Turkey’s Erdogan Blasts U.S. Ambassador As Diplomatic Crisis Escalates

Outgoing U.S. ambassador to Turkey John Bass implicitly accused by Erdogan of manufacturing a crisis to hide complicity in the failed 2016 coup attempt. Photo: Aaron P. Bernstein/Getty Images

A war of words and dueling sanctions between the United States and Turkey, a once-valued ally in the world’s most sensitive region, just got worse. And this time, it was Turkish president Recep Tayyip Erdogan who personally delivered the slap at the Trump administration, as Reuters reports:

President Tayyip Erdogan blamed the U.S. ambassador to Turkey on Tuesday for a diplomatic crisis between the two countries and said Ankara no longer considered him Washington’s envoy.

In a blunt and personal attack on outgoing ambassador John Bass, Erdogan suggested Bass acted unilaterally in suspending visa services in Turkey after the arrest of a U.S. consulate worker, and said “agents” had infiltrated U.S. missions.

Bass, a career diplomat, has been nominated to serve as the next U.S. ambassador to Afghanistan. But Erdogan is going out of his way to insult his integrity on the way out the door.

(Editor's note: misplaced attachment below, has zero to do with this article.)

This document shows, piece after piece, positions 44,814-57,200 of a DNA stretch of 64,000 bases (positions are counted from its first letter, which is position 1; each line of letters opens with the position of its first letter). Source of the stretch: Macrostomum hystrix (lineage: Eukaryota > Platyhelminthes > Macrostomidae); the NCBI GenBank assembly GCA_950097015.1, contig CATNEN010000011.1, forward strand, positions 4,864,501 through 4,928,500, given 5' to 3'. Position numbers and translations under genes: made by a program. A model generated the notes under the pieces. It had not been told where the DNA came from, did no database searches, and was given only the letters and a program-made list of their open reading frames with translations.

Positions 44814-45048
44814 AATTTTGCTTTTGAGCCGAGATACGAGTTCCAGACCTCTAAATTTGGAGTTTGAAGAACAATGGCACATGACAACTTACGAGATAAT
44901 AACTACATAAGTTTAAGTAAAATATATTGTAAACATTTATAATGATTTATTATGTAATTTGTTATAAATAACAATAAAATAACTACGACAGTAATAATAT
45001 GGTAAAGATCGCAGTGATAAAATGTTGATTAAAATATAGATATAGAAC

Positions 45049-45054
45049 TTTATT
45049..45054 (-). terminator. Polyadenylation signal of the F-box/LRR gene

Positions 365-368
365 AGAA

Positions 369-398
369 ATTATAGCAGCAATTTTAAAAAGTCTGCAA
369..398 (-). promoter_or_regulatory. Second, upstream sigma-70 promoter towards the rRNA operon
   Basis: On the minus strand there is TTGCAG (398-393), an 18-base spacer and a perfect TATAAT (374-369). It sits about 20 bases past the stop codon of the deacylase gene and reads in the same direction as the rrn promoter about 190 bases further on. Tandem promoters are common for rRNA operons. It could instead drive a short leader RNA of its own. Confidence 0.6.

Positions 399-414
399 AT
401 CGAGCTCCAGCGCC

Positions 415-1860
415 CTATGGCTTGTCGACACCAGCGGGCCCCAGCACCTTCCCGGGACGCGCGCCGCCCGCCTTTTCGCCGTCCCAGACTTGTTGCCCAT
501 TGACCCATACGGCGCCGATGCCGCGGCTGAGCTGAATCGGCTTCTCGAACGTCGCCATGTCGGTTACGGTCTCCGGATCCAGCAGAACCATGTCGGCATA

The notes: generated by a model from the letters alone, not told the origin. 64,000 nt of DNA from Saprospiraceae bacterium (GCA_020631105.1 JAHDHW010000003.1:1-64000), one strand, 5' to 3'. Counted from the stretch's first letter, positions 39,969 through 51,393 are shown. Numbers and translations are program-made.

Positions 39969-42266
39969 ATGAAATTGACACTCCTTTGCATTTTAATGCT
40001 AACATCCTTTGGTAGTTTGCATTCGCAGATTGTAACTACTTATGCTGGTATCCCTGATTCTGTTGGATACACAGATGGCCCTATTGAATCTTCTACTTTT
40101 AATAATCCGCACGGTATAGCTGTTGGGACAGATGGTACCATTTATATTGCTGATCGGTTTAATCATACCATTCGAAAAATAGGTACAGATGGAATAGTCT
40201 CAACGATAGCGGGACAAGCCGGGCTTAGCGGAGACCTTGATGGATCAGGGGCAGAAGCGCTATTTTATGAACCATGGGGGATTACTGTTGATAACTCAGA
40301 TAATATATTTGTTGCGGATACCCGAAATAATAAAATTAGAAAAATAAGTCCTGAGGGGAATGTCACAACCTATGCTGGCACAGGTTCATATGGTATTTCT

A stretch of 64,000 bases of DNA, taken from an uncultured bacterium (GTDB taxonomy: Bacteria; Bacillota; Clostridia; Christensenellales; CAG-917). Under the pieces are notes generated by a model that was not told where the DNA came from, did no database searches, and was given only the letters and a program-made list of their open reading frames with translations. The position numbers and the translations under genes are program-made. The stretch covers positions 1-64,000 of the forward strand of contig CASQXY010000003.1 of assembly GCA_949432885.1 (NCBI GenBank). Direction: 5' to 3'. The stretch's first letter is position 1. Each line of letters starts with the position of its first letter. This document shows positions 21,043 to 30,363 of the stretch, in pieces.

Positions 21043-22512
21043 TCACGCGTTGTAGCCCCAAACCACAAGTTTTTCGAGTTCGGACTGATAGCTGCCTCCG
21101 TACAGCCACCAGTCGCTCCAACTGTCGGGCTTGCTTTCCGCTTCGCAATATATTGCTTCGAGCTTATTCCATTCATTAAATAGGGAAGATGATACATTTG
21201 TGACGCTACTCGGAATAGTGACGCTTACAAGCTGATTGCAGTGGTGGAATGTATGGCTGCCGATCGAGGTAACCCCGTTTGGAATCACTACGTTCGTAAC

There are a variety of tensions surrounding the U.S.-Turkey relationship, stemming from developments as diverse as America’s decision to arm Syrian Kurds to the beating of protesters in Washington by Erdogan’s bodyguards during a presidential visit to meet with Trump. But the current problems seem rooted in the failed July 2016 coup against Erdogan that the regime blames on agents and followers of Fethullah Gulen, an exiled Turkish religious leader living in Pennsylvania.

An arrest by Turkish authorities of a Turkish employee of the U.S. embassy in Ankara for alleged complicity in the coup conspiracy blew up into a diplomatic crisis over the weekend, as the U.S. suspended travel visas to the U.S. from Turkey, and the Turks reciprocated with identical countermeasures. Erdogan’s attack on Bass insinuates that the sanctions on his country were designed to cover up embassy involvement in the coup.

Erdogan’s words also represented something of a calculated insult to Trump and to Secretary of State Rex Tillerson:

“An ambassador in Ankara taking decisions and saying he is doing so in the name of his government is strange,” Erdogan said. “If our ambassador did this, we wouldn’t keep him there even a minute.”

Presumably Erdogan knows that if he gets engaged in an extended exchange of insults with Donald Trump, it may be difficult to rein it all in. But for the moment, he seems transfixed by anger that the U.S. hasn’t arrested and extradited Gulen. Indeed, he’s suggested his government will only release U.S. clergyman Andrew Brinson, jailed a year ago for supposedly spying on the regime, if the U.S. serves up Gulen on a platter. It’s an increasingly dangerous standoff.

Erdogan Hits U.S. Ambassador As Diplomatic Crisis Escalates